Remember the movie ‘Snatch’ and Brad Pitt’s Caravan character?  The Newfie accent is not like Pitt’s.  But I bet many might mistake the two!

So, “Whaddyat” is a Newfoundland greeting.  It means “What are you doing right now!”

And the answer to “Whaddyat”, is always “Dis is it”.  Meaning “This is what I’m doing.”(referring to whatever you’re doing)

It’s only one of many Newfie slang terms, but a great one.  So great that it’s been made into a song!

We never say “hello” or “how’s it going?”, “good day” or any of that
We just look at them and nod our heads and wink say ‘Whadd’ya At?’

Viola Desmond: Canadian #AtoZChallenge


When I asked my friends for ideas for V, W, X and Y, my brother – high school teacher, adult night school teacher, diversity advocate and all-round great guy – suggested Viola Desmond.

The Battle of Vimy Ridge was originally going to be my ‘V’ topic, but I plan to write about it anyway outside of the #AtoZ Challenge.

I didn’t know who Viola Irene Desmond was – so this was also a great learning project for myself.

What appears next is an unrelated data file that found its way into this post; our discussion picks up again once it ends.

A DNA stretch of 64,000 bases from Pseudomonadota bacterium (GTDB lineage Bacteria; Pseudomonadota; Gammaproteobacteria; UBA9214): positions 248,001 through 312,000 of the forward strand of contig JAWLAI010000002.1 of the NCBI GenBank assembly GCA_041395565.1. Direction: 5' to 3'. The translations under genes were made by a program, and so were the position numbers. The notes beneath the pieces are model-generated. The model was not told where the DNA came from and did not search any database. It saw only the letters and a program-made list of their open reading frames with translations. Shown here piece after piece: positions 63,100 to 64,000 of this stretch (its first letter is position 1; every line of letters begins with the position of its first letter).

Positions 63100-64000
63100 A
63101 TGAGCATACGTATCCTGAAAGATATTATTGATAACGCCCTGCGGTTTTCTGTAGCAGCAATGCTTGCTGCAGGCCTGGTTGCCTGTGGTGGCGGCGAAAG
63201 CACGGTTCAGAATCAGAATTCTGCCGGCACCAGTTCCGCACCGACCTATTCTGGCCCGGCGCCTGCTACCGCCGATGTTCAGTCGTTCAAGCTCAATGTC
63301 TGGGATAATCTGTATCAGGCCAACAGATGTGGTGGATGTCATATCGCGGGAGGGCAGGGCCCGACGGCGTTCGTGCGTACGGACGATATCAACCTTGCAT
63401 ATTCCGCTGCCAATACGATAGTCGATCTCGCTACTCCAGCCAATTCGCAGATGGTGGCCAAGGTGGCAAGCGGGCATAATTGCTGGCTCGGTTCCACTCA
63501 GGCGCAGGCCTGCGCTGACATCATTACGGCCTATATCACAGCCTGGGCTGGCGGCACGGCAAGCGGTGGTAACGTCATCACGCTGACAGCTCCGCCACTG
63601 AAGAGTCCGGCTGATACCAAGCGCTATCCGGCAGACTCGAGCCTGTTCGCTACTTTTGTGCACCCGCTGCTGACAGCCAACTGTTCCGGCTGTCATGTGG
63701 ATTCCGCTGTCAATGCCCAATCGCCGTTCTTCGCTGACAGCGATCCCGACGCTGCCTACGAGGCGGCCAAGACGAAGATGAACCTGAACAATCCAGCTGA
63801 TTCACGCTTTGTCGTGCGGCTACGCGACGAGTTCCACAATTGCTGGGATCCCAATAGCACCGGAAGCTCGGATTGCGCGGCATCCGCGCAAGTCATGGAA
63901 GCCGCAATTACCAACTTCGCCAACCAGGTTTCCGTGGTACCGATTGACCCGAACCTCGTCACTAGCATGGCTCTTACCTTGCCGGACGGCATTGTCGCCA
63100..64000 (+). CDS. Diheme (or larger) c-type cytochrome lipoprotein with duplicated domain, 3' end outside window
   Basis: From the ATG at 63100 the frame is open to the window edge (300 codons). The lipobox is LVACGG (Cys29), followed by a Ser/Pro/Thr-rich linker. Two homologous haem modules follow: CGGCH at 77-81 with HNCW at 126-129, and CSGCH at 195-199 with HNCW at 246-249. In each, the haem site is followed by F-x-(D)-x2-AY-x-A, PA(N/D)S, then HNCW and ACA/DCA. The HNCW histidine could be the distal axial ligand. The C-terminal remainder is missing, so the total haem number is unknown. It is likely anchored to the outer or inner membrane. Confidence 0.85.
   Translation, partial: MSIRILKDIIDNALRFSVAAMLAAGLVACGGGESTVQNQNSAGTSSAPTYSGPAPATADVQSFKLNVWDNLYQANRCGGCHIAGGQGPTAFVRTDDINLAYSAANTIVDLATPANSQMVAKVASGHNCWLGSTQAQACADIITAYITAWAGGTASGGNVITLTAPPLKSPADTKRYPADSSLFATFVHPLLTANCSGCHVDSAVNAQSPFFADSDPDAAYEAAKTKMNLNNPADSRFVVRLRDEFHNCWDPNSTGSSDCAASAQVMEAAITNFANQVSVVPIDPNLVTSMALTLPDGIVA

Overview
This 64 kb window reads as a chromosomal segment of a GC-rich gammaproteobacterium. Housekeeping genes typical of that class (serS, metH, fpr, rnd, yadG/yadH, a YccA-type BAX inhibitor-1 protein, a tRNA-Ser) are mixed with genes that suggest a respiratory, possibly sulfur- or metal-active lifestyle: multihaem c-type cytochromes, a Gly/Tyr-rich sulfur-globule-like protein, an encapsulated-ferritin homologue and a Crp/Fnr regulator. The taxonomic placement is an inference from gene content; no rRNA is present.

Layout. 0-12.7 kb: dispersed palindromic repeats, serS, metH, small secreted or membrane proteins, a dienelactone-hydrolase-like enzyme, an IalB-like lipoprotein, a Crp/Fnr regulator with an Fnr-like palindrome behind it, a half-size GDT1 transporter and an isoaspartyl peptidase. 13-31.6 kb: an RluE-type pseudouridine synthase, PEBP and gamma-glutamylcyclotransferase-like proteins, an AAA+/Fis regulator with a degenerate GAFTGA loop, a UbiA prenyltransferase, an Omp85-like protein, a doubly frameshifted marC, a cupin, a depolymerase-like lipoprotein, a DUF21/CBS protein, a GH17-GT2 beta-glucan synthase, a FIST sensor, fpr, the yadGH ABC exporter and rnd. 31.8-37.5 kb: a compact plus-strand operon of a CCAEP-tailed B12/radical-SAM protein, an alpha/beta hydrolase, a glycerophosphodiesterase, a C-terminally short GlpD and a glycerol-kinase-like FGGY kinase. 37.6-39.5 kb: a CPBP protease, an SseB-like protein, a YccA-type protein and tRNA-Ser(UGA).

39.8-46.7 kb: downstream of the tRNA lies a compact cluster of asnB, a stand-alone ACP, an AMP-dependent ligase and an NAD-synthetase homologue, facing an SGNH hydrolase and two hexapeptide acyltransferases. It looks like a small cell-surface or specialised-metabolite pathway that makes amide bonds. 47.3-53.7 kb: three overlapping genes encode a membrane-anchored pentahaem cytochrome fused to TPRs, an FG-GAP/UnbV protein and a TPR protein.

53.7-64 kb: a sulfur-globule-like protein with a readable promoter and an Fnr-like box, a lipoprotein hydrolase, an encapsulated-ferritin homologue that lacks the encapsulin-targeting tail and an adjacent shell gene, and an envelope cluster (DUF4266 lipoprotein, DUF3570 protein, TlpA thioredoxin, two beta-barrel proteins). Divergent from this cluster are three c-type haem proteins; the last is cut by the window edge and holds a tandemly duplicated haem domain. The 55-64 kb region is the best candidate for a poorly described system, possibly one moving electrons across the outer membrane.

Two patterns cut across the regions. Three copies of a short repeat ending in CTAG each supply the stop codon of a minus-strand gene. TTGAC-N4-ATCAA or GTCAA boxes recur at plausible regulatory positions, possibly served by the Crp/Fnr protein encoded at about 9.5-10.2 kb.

You might say that Mrs. Desmond was the Rosa Parks of Canada. But she was about a decade ahead.


Viola Desmond grew up in Halifax, Nova Scotia, but the real start of her plight happened in New Glasgow, NS in 1946.  When waiting for car repairs, she decided to treat herself to a movie, buying a ticket at the local theatre and taking a seat in the main auditorium. However, as she soon discovered, that particular theatre had segregated seating.  White folk were allowed to sit in the main auditorium while Black folk were forced to sit up in the balcony sections.  She was ordered to move, refused, and ultimately charged and jailed overnight.

The charge?  Tax evasion.  The balcony seats were 1 cent cheaper.  Viola was accused of sitting in an area to which she hadn’t paid.  Not for defying segregation in the theatre.

She decided to fight the charge in court with the help of her pro bono lawyer, Frederick William Bissett, but they lost the case.  Viola then chose to close her salons in Nova Scotia, study business in Montreal then settle in New York City.  She died at the age of 50 and buried back in Halifax.

Finally, in 2010, forty-five years after she died, the Nova Scotia provincial government issued a formal apology for the incident and the Lieutenant-Governor granted her a posthumous free pardon; acknowledging that Viola was innocent and the charges were made in error and clearing her name.